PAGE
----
They funded the development with rights and it was proprietary to the Department of Defense.

    Wayne, I clearly stated "integral 2-stage supercharger." Allison never developed one. The auxilliary unit was external to the engine, not integral. Joe has two ready for overhaul and sale, should anyone be interested.
     
  7. tomo pauk

    tomo pauk Creator of Interesting Threads

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    Where we can read that US Government was the owner of V-1710 design?

    Hi, Oldrcrow,

    Maybe you mean '2-stage units'?
     
  8. oldcrowcv63

    oldcrowcv63 Well-Known Member

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    Tomo,

    Check out:

    ModDesig for the engine models described in our forum's thread:

    http://www.ww2aircraft.net/forum/engines/allison-v-1710-supercharger-impeller-15753-2.html

    On our forum from a discussion in 2008:

    Specifically the engine models listed in Kool Kitty89's post number 16:

    V-1710-57 -131 although I may have misunderstood the labeling in the chart and Kittys description. It may be the single stage, 2 speed unit was rarely used operationally and was more a developmental step toward the purportedly two stage system used in the P-63 and F-82?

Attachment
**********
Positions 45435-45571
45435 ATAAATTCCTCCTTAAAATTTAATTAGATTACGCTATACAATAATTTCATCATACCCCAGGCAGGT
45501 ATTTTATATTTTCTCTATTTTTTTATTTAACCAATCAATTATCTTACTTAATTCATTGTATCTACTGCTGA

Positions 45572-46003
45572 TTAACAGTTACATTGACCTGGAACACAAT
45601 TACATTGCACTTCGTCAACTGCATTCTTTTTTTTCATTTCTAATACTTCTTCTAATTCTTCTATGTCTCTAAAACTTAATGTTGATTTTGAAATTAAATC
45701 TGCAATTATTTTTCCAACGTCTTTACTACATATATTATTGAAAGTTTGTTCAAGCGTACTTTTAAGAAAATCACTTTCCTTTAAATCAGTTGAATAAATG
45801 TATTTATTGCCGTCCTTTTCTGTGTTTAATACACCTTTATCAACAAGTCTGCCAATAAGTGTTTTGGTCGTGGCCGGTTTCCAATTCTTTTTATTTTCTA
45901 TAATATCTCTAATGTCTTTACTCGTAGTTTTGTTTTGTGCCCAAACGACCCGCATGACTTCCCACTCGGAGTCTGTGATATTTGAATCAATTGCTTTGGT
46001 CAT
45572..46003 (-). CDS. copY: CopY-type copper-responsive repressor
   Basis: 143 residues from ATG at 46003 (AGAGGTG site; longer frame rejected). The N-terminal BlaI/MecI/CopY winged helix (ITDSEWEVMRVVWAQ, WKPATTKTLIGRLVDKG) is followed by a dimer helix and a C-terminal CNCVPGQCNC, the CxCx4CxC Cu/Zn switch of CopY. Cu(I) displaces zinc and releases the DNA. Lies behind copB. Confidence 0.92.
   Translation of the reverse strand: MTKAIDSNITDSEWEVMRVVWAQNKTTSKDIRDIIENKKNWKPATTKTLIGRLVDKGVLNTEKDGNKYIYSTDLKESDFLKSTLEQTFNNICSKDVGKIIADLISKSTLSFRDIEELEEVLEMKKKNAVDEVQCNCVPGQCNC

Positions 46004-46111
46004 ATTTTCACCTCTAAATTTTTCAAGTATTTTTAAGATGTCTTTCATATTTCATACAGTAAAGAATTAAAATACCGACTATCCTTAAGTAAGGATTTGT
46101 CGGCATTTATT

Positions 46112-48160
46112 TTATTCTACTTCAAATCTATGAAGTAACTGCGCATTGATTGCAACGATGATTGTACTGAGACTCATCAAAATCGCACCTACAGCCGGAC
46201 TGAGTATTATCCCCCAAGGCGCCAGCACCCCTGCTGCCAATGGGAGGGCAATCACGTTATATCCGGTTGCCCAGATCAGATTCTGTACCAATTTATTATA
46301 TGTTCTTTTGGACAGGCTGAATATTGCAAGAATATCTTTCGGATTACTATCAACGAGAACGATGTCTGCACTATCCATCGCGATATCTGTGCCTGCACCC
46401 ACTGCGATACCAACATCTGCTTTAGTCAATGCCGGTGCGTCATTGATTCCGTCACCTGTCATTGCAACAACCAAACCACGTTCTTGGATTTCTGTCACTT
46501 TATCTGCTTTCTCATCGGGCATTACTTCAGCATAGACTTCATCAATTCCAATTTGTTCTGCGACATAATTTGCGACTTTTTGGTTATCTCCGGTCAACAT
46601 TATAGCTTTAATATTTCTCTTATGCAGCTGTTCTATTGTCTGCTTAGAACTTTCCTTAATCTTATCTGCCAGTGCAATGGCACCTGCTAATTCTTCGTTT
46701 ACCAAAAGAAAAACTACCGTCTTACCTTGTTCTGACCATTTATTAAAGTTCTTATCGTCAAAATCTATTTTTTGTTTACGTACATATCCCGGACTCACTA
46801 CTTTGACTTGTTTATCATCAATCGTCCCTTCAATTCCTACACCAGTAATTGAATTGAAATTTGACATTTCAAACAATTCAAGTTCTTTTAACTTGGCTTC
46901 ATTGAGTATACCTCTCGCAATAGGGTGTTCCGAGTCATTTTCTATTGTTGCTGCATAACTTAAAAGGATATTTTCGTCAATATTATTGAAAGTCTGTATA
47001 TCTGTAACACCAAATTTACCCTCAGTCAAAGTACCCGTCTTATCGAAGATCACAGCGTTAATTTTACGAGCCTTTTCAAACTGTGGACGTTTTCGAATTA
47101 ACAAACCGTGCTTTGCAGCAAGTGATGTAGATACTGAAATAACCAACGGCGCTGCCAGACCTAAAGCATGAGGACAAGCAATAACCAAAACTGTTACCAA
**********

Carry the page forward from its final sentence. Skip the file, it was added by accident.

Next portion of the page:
Also, cryptically I found this obscure reference on:

    The Allison V-1710 V-16 Engine

    to a to a planned upgrade of the DC-3 called the DC-8 Skybus:

    "This low-winged contra-rotating pusher transport powered by two V-1710's was announced by Douglas Aircraft in October 1945 as the "Transport of Tomorrow" -- the post-war successor to the DC-3. This airplane had a drive configuration similar to the XB-42 but placed the engines under the floor in the passenger compartment. It's 39,500 gross weight was sufficient to accommodate 48 passengers in a pressurized cabin sitting five abreast. The plane would have been 50% faster than the DC-3, at half the operating cost. The engine was expected to be a derivative of the V-1710-E29, but would have achieved the required altitude performance with a single-stage two-speed supercharger, an Allison first. The airlines were concerned about the maintenance costs of the unconventional propulsion arrangement and chose to purchase conventional Convair 240 and Martin 2-0-2 airlines. The DC-8 designation would be reused for the company's successful first jet transport a decade later."
     
  9. oldcrowcv63

    oldcrowcv63 Well-Known Member

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    Thanks SR6. That's just the kind of detailed answer I was looking for and also to Wuz and Greg for their added perspective.
     
  10. Conslaw

    Conslaw Member